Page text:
What are you baking? July 2023

The Bounty of Summer! An assortment of fruits I had in house, fig, apricot ,cherry, raspberries and blueberries. The base is mostly almond meal with a little flour, I’ve made this innumerable times with all types of fruit. Adapted from a Donna Hay recipe for pear almond tart.


KA has blueberry powder and I’ve been meaning to use it in something. After it cools down, I might try this recipe!

Wish I could find real, not dried, figs! The stores here don’t carry them.

These were particularly delicious which doesn’t happen all that frequently. We had them with some goat cheese yesterday on toasted baguette slices :yum:! Sometimes if there is not enough demand, stores stop stocking them as they are so perishable.


I absolutely love that combination. We have a fig tree, but it stopped giving fruit, which is ok since the birds and squirrels got most of it anyway when it did. But I really wish I had access to more figs.

We tried growing one , unsuccessfully, just too cold even though we wrapped it. If they made miniature ones available, I’d try it in a pot and garage it over the winter!

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Make sure it’s freeze-dried fruit ground to a powder. I bought some from strawberry powder from Modernist Pantry and it was not the same as what I grind myself from freeze-dried fruit. The flavor was pretty bad to me and I ended up tossing it.

Ok I looked at the King Arthur one and it’s similar to this based on description. It might be better, but there’s a big difference in flavor and color when you use ground freeze-dried fruit vs this.

I have a question about the Milk Bread recipe from Woks of Life … I’ve made a few times, delicious.

It calls for the milk and cream to be at room temperature, everything, including yeast, is put into your mixer then kneaded in the mixer.

I’ve been measuring out the milk and cream, leaving it on the counter a couple of hours. Sometimes it’s still quite cool (cold summers at coast in SF).

What should I do?

I use everything cold from the fridge when making bread. Granted I’m trying to control the temps, but there’s no problem even at cooler temps using room temp or even refrigerated ingredients to make bread.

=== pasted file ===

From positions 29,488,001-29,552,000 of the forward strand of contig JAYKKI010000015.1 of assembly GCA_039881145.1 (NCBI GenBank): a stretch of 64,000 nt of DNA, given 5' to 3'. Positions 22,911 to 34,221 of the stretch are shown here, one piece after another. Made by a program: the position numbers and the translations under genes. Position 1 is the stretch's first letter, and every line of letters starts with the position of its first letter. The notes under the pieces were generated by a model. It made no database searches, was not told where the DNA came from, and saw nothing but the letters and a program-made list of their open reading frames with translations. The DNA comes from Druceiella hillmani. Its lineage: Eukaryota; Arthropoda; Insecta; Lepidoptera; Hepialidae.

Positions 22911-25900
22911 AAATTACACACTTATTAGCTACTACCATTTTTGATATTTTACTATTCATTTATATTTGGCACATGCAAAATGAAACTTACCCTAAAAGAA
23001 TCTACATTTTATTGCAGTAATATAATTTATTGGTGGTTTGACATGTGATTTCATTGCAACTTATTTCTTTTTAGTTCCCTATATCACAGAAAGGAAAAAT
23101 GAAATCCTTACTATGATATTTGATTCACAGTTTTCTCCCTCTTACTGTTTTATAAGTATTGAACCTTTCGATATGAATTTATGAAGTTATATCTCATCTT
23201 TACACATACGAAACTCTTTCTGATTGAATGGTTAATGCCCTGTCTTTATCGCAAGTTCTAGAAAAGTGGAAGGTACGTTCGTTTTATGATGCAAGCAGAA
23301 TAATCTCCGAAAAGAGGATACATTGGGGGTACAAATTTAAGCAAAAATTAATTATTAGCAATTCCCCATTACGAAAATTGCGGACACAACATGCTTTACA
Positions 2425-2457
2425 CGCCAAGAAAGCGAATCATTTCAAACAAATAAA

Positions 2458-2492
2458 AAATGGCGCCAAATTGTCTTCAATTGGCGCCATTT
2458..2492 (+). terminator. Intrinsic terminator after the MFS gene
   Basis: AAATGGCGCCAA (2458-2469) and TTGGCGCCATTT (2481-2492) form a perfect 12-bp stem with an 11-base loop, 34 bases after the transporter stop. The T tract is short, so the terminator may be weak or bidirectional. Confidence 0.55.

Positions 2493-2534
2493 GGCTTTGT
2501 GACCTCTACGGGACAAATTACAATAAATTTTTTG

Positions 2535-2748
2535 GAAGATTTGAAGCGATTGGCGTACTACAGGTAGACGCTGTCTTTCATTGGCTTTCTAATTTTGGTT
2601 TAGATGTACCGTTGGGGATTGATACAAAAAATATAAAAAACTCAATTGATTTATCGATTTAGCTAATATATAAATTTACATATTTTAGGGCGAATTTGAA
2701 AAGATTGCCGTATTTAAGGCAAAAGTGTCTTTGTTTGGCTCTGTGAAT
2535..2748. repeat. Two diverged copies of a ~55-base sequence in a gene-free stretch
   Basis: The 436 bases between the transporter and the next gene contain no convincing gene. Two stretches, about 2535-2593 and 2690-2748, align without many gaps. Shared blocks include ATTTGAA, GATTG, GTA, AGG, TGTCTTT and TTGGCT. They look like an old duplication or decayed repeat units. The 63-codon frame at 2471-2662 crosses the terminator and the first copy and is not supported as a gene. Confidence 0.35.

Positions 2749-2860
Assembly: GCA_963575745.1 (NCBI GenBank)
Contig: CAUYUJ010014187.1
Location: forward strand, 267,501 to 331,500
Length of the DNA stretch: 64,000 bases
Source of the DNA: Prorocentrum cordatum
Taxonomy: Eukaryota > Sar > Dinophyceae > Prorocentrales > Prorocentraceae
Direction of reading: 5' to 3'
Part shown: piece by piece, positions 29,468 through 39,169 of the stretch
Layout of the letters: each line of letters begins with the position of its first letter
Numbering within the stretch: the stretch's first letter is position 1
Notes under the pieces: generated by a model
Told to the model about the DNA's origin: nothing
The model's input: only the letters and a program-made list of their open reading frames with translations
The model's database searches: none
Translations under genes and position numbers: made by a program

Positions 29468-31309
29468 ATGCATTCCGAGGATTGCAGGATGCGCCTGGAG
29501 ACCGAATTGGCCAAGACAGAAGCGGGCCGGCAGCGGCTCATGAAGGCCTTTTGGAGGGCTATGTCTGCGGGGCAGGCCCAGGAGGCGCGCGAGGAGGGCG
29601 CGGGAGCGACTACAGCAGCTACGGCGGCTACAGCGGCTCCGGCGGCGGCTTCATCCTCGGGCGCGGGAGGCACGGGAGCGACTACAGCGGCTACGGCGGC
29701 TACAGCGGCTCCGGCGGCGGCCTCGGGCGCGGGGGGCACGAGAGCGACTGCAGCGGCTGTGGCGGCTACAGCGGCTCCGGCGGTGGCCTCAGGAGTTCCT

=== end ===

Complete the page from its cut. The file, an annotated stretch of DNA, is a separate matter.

The cool room temps in San Francisco are honestly ideal for dough temperature. Your rising times might take longer is all.
If you’re concerned about time, heat them until warm to the touch.

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I have a potted fig tree that I bring in in the winter. I get at least a dozen a year, so small yield, but also small tree. Unfortunately I left it in my attic room last winter and a spell of -30C killed them.


We should share some pie. I’m not that fond of the crust and never eat the edge.


I’m with @mig in that I love crust but think the edges of slab pie can be a bit too much of it.

Pavlova, thank you for that! I just might keep an eye out for one! We have a bay tree that gets garaged every winter, so I would certainly try the fig. I’d be very happy with a dozen figs!

We had a very fertile backyard fig tree when I was a kid (it didn’t hurt that it was in the corner of the yard where my father had the compost heap), but we never really got any, because by the time they were ripe, the critters had a lock on them.

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Definitely an issue here in the past, but now it doesn’t even give fruit at all. No idea why this happened.

Peach cake from Sally’s baking addiction. Fantastic! Don’t bother tenting the cake - peaches from Peach Truck


And so it begins: the start of stone-fruit-envy season. We won’t see any good local peaches for weeks. :crying_cat_face:


“Local” peaches in MN come from Colorado… usually in August.

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We’ve had peaches at the farmers market for a while now, but I always find they’re not great until later in the season. Plus, the freestones don’t come in until August, anyway. I’ve been concentrating on apricots and cherries, which have a more fleeting season (and are really good this year).

I’m eyeing my plum tree, and wondering when they’ll fully ripen. It’s usually at the beginning of August, but we had an exceptionally cool spring, and summer so far has been a bit cooler than usual, so from the looks of things it’ll be late this year.


What kind of plums are they?